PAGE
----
“The Dogs of Lexington,” which airs at 9:45 p.m. Thursday on OETA, documents the triumphs and successes found inside the Friends For Folks program at Lexington Assessment and Reception Center, the medium-security prison outside Lexington. The film, which was shown at the deadCenter Film Festival in June after several private screenings, begins with a quote from Sister Pauline Quinn, the Dominican nun who founded the first prison-dog program in Washington state: “Want unconditional love? God. Dog.”
“She got the idea when she was a little homeless girl — not when she was Sister Pauline Quinn,” said Greg Mellott, the Oklahoma City Community College film professor who directed “The Dogs of Lexington. “It's the idea of being ‘other-centered.'”
The project began when Louisa McCune-Elmore, executive director of the Kirkpatrick Foundation, was discussing animal welfare in Oklahoma with former Oklahoma Secretary of State Susan Savage, who suggested she meet with Friends For Folks veterinarian Dr. John Otto. McCune-Elmore arranged a lunch with Otto and Marvin Perry, a former trainer at LARC who was paroled in 2008 thanks to Otto's efforts, and became fascinated by Perry's story of redemption. She convinced Otto that the documentary, which was funded by the Kirkpatrick Foundation, could be a great form of outreach.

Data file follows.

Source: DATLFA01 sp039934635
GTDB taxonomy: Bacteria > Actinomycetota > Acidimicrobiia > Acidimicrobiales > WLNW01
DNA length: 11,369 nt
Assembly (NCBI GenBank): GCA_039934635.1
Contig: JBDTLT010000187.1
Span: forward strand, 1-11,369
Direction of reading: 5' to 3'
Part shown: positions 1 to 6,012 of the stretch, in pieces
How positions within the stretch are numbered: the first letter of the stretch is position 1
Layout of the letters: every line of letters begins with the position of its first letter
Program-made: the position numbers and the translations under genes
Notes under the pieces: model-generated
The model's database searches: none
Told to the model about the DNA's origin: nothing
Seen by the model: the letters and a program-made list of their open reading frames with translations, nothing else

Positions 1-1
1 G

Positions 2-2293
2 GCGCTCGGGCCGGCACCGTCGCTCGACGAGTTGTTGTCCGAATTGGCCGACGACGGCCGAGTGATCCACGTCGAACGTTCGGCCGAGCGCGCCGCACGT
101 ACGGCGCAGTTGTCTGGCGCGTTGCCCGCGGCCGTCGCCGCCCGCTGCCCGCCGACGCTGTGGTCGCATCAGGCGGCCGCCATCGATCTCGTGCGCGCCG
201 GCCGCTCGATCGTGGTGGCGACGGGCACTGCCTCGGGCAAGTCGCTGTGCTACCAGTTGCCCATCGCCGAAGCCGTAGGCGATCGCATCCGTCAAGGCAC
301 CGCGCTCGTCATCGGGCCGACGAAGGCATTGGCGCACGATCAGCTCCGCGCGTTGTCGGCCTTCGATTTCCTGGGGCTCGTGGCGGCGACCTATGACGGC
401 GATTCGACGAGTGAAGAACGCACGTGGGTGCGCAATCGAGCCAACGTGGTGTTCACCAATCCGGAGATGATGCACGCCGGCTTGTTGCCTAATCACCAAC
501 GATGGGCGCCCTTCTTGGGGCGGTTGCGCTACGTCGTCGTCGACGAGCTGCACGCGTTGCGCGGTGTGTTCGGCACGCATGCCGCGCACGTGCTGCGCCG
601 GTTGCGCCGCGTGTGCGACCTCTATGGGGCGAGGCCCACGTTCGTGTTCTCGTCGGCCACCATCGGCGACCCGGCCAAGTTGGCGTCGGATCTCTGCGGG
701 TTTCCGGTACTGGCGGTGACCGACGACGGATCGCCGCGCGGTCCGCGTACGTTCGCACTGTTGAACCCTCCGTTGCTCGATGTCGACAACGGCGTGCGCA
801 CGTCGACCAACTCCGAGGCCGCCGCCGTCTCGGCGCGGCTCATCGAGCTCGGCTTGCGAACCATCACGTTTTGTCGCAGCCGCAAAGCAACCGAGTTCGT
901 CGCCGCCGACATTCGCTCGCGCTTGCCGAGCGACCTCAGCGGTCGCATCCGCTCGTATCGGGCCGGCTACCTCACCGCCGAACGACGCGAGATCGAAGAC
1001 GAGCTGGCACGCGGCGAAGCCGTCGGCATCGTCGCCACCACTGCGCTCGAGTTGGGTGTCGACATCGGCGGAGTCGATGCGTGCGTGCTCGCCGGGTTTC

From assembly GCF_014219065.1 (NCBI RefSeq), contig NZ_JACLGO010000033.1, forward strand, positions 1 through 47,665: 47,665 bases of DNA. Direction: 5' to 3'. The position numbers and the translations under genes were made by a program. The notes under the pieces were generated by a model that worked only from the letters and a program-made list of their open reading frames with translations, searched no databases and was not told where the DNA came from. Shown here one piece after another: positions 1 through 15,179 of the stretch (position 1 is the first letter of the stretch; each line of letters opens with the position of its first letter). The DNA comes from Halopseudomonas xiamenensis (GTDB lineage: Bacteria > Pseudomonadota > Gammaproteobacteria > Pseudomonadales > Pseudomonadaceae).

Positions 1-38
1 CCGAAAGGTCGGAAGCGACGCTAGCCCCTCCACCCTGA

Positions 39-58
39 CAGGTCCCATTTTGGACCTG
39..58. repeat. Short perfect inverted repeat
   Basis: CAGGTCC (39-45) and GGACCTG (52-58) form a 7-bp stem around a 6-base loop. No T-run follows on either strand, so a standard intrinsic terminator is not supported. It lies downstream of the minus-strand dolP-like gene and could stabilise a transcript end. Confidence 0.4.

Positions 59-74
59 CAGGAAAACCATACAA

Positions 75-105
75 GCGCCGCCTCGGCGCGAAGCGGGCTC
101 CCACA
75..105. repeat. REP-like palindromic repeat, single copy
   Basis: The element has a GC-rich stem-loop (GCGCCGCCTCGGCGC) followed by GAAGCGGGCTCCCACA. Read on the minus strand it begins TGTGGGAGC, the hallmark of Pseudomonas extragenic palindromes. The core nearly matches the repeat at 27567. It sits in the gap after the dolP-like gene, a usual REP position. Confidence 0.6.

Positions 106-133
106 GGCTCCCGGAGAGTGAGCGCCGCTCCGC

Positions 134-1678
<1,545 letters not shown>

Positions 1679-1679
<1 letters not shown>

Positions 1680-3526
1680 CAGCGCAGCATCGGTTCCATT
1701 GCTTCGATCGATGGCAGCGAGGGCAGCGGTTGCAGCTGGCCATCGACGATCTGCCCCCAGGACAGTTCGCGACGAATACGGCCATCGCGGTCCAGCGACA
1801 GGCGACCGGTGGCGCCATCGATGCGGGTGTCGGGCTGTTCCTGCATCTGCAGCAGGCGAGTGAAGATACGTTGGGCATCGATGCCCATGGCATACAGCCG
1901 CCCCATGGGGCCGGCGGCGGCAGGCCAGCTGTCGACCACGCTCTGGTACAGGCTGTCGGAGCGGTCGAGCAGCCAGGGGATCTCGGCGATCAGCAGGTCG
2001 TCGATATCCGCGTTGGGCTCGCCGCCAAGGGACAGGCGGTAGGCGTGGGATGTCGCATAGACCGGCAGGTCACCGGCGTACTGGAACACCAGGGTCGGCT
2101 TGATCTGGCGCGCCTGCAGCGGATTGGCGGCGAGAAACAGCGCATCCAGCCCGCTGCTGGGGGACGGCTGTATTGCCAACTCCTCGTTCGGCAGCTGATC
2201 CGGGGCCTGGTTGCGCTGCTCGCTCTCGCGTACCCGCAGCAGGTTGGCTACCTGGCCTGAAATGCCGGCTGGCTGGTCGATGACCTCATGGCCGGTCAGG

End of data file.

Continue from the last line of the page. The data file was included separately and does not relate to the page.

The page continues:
“Even if you just kind of like dogs, even if you're sort of a dog person, you instantly fall in love with this program,” McCune-Elmore said. “It's the ultimate redemption tale. It's castaway animals and castaway humans together for a win-win-win situation.”